The summer that my divorce was finalized, a man collapsed in my arms.
I was working at a small law firm, and he was one the three partners for whom I wrote summaries of case decisions for the client newsletter. He was divorced, too, and sometimes we’d talk about what an awful thing it was, to face this person that you once loved (might even still love, or feel something akin to love) across a wide wooden desk, and enumerate the things you had between you, assign them value, and tally up the numbers in columns: This I will keep, this you can have. This, we will split between us:
The small wooden table with the curved legs that you found at the flea market downtown, that he carried all the way home on the subway, unwieldy as it was. The looks you got from the other riders as he bumped and jostled, poked them with its legs. You take it, you say, I don’t have room in my apartment.
The set of copper pots you put on your registry, although his mother warned you about how hard they’d be to keep clean. And they were. But at night, you’d polish them with the special cleaner and then the soft cloth, and they gleamed, hanging there on the pot rack. The one on which you spent two weeks pay. I don’t need them, you say. I’ll leave them with you.
And the string of pearls from his father’s mother that he gave to you that first Christmas. You lifted your hair up so he could clasp them around your neck. They were cool and fine against your skin. He says, please keep those. I want you to, and so you do.
But this man.
He had a deep voice and he was lonely. It was getting late, and we were talking. We went down the block to get something to eat. It was a warm summer evening and the sky threatened rain.
We were led to a wide round booth.
The waitress came over and we ordered drinks. His voice was thick and slow. As she walked away, I noticed him leaning toward me. I thought he was about to make a joke, so I leaned into him, and then he slumped down. I put my arms out, but I couldn’t hold him up. I must have made a sound, a cry, because the waitress turned around and when she saw us, came rushing back. “I think he’s collapsed,” I said. “Call someone,” I said.
By the time the paramedics came, I was standing near the door, but I can’t remember how I got there. I called the office – a few attorneys were still there, and I told them that T. had collapsed. That emergency was on the way. My friend, J. said, “Wait there, I will come and get you.” So I did.
They moved him to the floor. They made a circle around him. I watched them work at him for a few long minutes before they took him into the ambulance. No one spoke to me.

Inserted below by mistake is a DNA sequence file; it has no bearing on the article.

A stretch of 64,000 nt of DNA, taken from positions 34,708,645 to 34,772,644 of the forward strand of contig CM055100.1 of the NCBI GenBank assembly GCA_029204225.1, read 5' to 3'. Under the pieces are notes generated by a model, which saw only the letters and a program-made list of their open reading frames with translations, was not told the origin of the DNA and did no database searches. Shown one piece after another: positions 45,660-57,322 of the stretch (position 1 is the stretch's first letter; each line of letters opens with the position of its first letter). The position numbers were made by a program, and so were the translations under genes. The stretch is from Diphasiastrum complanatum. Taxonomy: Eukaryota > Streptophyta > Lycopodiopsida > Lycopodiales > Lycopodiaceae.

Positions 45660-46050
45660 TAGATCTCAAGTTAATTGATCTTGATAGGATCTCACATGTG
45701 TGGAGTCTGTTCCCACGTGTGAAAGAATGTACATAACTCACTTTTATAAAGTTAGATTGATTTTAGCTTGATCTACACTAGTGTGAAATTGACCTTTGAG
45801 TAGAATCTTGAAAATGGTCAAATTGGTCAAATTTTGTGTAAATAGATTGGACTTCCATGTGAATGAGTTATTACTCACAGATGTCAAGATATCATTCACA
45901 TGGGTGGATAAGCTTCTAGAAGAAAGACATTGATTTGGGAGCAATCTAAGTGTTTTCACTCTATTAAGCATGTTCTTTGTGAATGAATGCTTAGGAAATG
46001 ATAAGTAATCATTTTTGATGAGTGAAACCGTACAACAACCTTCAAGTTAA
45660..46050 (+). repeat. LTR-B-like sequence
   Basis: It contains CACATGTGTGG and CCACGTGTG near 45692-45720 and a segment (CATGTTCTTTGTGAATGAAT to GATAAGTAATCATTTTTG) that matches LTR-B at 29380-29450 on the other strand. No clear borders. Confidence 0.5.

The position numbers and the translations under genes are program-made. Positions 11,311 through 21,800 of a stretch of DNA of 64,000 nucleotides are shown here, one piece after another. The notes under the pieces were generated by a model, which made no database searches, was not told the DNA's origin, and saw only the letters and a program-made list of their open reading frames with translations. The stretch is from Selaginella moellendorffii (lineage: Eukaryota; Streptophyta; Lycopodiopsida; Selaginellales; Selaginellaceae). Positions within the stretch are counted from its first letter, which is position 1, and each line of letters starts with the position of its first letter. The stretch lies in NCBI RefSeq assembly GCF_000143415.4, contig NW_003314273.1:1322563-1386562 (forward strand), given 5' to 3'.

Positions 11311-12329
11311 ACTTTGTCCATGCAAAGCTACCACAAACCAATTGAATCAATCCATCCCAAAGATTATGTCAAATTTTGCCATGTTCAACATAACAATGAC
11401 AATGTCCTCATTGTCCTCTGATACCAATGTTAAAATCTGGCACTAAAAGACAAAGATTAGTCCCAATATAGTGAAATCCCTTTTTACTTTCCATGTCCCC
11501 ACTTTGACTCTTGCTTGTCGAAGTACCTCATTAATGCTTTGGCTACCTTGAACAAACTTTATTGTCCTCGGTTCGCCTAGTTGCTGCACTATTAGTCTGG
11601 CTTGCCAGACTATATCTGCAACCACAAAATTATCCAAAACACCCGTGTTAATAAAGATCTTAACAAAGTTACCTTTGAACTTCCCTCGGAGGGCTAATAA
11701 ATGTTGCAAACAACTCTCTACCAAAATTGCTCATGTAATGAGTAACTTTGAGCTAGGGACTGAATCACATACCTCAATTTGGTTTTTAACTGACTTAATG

J. took me to the hospital and while we waited there, pacing, his ex-wife came in, his children. “Who was with him?” she asked, and I responded weakly. I was wearing a long black skirt with a slit up the side, and my cheeks burned as she looked me up and down. It’s not what it looks like, I wanted to say. It’s not what you think it might look like.
We waited there for a long time. The attorneys and me. The ex-wife, the teenaged children. I went outside to get some air, and it had started raining. The sky was still light. I stood under the awning of the emergency entrance and watched the rain fall in sheets.
Soon after, J. came out. “We lost him.”
The divorce had taken so many long, angry months, that when we signed the final papers, there were no tears left. We walked out of the courthouse together, and in the bright sun on the sidewalk, B. asked did I want to get some lunch?
I thought about that wide wooden desk where we had spent so much of the last months of our lives. About the way he whispered to his lawyer and his lawyer whispered back. I thought about the nodding of their heads. The way he slid the papers across the desk at me without meeting my eyes.
I thought about the things I left behind – the table, yes, the pots and pans, the furniture that had belonged to my mother. How I left it all behind because I wanted to owe him nothing. I wanted to think I could travel light.
And I thought about what I took with me, what I carry still. The memory of something that once was beautiful, as fleeting as the moment was. About the day we married, a bright winter afternoon. How it was warm but still, there was snow on the ground. And how we floated above our lives – radiant with expectation.
The afternoon was so bright, I had to hold my hand up over my eyes to face him. “Maybe another time.” I heard myself say. “I should probably get back to work.”
He shrugged as he walked away. “OK. See you.”
T. had loved the ocean. Had loved to sail, to fish. He talked sometimes about his boat and about afternoons spent out on the water. The quiet of it. The way you could drift. The way you could lean your head back on the rail and close your eyes, let the sun beat down on you. The undulating water beneath you. And how when you opened your eyes again, you couldn’t see a thing at all. How the sun left dark spots. And so you’d close your eyes. And open them again. And close them and open them, until finally, again, you could see.